Forget about any religious connotations: Easter is one of those festivals of consumerism, another time for marketers to make merry and make money.
But do seasonal campaigns work?
“The thing about seasonal ads is they are an excuse for retail to make a new pitch. They will always try to link things through, Easter specials, Christmas specials, ensure there is some seasonality,” David Walden, Whybin/TBWA chief executive said.
Whybin/TBWA handles the 2degrees phone account and always has a Christmas campaign linked to sales.
Some seasonal campaigns have even become annual classics, such as crooner Vince Martin’s “Walking in a Winter Wonderland” for Beaurepaires at Christmas. “He obviously works. He reinforces the brand. The rest of the time they are yelling at us to buy-three-get-one free. Christmas is the time to reward the customers,” Mr Walden said.
Mr Walden cited other recent campaigns such as “DIY roses” for Tui beer and the Women’s Refuge Valentine’s Day Card as successful seasonal adverts.
Indeed, as Ben Goodale, managing director of Justone explained: “Seasonal advertising allows retailers in particular to bring some change to their advertising and keep it fresh; retail events are really important because they provide reasons to shop. It helps provide cues to consumers that ‘now is a great time to hit the shops.’”
Thus, such ads dominate Christmas and Easter, times more about shopping and seeing friends than religion.
“Seasonal campaigns are also fun. They freshen up the creative staff and play on emotional aspects (warm fuzzies about Easter, Mother’s Day, Father’s Day, Christmas). This resonates well with consumers,” Mr Goodale said.
“All retail and lifecycle calendars are planned months out and so these things are never a surprise. We’re already thinking about campaigns for Spring, and soon we’ll be thinking about Christmas,” he said. “And yes, using seasons works, otherwise you’d see a lot less of it.”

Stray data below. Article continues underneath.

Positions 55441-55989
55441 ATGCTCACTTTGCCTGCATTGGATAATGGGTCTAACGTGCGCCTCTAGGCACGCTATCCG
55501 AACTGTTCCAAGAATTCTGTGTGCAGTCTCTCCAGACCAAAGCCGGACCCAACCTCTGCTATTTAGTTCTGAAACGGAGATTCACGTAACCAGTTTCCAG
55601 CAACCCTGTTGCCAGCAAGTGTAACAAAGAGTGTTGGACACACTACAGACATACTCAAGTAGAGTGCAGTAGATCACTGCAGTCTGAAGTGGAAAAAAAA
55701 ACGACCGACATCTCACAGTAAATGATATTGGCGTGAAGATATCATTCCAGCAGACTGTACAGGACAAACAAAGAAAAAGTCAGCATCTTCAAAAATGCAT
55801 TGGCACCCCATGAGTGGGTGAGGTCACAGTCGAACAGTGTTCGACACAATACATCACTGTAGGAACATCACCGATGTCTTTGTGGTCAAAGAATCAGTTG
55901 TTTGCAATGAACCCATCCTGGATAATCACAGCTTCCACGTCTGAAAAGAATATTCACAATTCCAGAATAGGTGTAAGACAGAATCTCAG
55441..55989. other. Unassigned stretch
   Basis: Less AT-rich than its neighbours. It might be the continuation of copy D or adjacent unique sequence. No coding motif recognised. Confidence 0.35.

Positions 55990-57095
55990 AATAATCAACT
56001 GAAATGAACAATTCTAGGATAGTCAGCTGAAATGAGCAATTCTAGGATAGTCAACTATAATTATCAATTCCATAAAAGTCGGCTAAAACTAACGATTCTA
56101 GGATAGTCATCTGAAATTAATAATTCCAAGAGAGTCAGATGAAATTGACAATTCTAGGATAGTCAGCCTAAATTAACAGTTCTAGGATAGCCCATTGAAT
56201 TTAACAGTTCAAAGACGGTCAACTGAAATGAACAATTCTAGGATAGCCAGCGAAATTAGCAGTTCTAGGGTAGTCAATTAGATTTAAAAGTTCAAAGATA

DDB managing director Justin Mowday agrees: “Yes, seasonal ads do work. All the major retailers, such as the Warehouse, will be working around Easter. Retailers look for new news, week in week out. They need to make themselves fresh and relevant. Calendar events can help them do that,” he said.
Thus, Labour Weekend has become a big retailing weekend, with big box retailers discounting heavily to shift stock in the start to summer.
There are seasonal products such as frappes at McDonalds and frozen L&P during summer. “I guess the whole seasonal thing stems from people wanting to be relevant,” MrMowday said.
Fluctuating advertising costs suggest seasonal campaigns must work for many or they wouldn’t do it.
Starcom NZ chief executive Alastair Jamison said his company does considerable seasonal work, confirming advertisers see it as an opportunity to make campaigns relevant and topical.
“Around key retail seasonal periods the TV ratecard is more expensive,. On Mother’s Day and Father’s Day – media activity goes up, driven by seasonality,” Mr Jamison said.
TOPICALITY IS TOPS
Blackwood Communications Group chief executive James Blackwood brands much of the seasonal advertising as a “barrage of crass commercial co-op crap from the major chains.”